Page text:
Jimi Hendrix (November 27, 1942, Seattle, Washington - September 18, 1970, London, England), born Johnny Allen Hendrix and later renamed James Marshall Hendrix, was a guitarist, singer and songwriter. Hendrix is recognized as one of the greatest and most influential guitarists in rock music history. After initial success in England, he achieved worldwide fame following his 1967 performance at the Monterey Pop Festival. Later, Hendrix headlined the iconic 1969 Woodstock Festival before his death in 1970, at the age of 27.
A self-taught musician, Hendrix played a Fender Stratocaster guitar turned upside down ("left-handed") and restrung to suit him. Hendrix pioneered the technique of guitar feedback with overdriven amplifiers, incorporating what was previously an undesirable sound into his music. He built upon the innovations and influences of blues stylists such as B.B. King, Muddy Waters, Albert King, and T-Bone Walker, and derived style from rhythm and blues and soul guitarists Curtis Mayfield, Steve Cropper, and Cornell Dupree, as well as from traditional jazz. Hendrix's flamboyant stage persona was most likely inspired by rock pioneer Little Richard, with whom he toured as part of Richard's back-up band, "The Upsetters".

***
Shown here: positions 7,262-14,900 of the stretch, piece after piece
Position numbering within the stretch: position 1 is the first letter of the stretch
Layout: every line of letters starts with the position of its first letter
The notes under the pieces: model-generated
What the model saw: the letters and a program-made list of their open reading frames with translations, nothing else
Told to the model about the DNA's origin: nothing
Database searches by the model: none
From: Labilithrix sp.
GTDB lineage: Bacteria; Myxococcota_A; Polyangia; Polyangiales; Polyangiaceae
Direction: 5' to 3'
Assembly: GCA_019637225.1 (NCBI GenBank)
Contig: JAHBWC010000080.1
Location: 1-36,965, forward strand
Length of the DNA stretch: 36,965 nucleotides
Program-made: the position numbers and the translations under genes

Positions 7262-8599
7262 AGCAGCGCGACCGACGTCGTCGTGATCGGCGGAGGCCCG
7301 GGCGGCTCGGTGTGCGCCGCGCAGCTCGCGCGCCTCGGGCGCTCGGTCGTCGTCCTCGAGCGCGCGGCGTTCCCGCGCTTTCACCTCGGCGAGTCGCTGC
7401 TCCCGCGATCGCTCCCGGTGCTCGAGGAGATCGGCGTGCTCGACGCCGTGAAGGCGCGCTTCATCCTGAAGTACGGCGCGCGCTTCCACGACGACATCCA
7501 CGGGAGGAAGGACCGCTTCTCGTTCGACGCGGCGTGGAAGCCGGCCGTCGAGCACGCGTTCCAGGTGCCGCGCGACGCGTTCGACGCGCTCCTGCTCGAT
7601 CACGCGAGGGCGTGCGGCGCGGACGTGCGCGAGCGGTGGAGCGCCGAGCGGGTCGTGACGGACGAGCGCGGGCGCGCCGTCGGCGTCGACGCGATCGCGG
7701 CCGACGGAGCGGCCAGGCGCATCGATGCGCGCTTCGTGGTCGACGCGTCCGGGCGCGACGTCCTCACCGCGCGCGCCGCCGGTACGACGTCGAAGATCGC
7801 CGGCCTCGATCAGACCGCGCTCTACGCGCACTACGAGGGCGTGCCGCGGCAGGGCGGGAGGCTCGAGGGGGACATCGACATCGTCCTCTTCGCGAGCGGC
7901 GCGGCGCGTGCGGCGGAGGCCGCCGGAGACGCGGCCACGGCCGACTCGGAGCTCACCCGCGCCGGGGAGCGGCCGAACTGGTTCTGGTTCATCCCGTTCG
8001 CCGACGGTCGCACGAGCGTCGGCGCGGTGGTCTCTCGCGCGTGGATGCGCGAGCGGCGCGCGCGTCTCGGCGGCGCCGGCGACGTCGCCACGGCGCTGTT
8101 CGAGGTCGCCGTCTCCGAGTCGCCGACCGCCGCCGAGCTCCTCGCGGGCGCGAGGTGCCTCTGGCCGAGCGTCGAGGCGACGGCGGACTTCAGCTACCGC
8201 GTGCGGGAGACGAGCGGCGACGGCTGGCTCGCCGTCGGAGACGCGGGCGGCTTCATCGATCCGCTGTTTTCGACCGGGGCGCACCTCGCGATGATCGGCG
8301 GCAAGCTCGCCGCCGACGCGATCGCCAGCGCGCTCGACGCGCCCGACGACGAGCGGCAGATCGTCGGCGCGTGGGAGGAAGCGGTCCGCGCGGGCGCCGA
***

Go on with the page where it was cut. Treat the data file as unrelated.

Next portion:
Hendrix was inducted into the Rock & Roll Hall of Fame in 1992 and the UK Music Hall of Fame in 2005. His star on the Hollywood Walk of Fame was dedicated in 1994. In 2006, his debut album, Are You Experienced, was inducted into the United States National Recording Preservation Board's National Recording Registry.